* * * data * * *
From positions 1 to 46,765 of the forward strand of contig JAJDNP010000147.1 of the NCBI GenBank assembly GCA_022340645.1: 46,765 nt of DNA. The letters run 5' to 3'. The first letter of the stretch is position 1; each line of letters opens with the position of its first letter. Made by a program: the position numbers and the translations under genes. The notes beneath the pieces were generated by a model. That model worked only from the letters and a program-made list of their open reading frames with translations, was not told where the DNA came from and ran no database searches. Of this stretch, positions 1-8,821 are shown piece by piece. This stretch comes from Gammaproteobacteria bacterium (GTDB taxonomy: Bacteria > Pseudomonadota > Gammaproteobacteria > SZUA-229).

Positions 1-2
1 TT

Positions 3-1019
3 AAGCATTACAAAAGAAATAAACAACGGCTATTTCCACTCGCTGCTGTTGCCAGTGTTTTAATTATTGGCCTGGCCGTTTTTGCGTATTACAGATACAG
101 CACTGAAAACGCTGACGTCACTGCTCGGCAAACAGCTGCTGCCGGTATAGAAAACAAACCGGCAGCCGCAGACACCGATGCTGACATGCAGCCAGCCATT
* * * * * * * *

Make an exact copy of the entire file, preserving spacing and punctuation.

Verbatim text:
From positions 1 to 46,765 of the forward strand of contig JAJDNP010000147.1 of the NCBI GenBank assembly GCA_022340645.1: 46,765 nt of DNA. The letters run 5' to 3'. The first letter of the stretch is position 1; each line of letters opens with the position of its first letter. Made by a program: the position numbers and the translations under genes. The notes beneath the pieces were generated by a model. That model worked only from the letters and a program-made list of their open reading frames with translations, was not told where the DNA came from and ran no database searches. Of this stretch, positions 1-8,821 are shown piece by piece. This stretch comes from Gammaproteobacteria bacterium (GTDB taxonomy: Bacteria > Pseudomonadota > Gammaproteobacteria > SZUA-229).

Positions 1-2
1 TT

Positions 3-1019
3 AAGCATTACAAAAGAAATAAACAACGGCTATTTCCACTCGCTGCTGTTGCCAGTGTTTTAATTATTGGCCTGGCCGTTTTTGCGTATTACAGATACAG
101 CACTGAAAACGCTGACGTCACTGCTCGGCAAACAGCTGCTGCCGGTATAGAAAACAAACCGGCAGCCGCAGACACCGATGCTGACATGCAGCCAGCCATT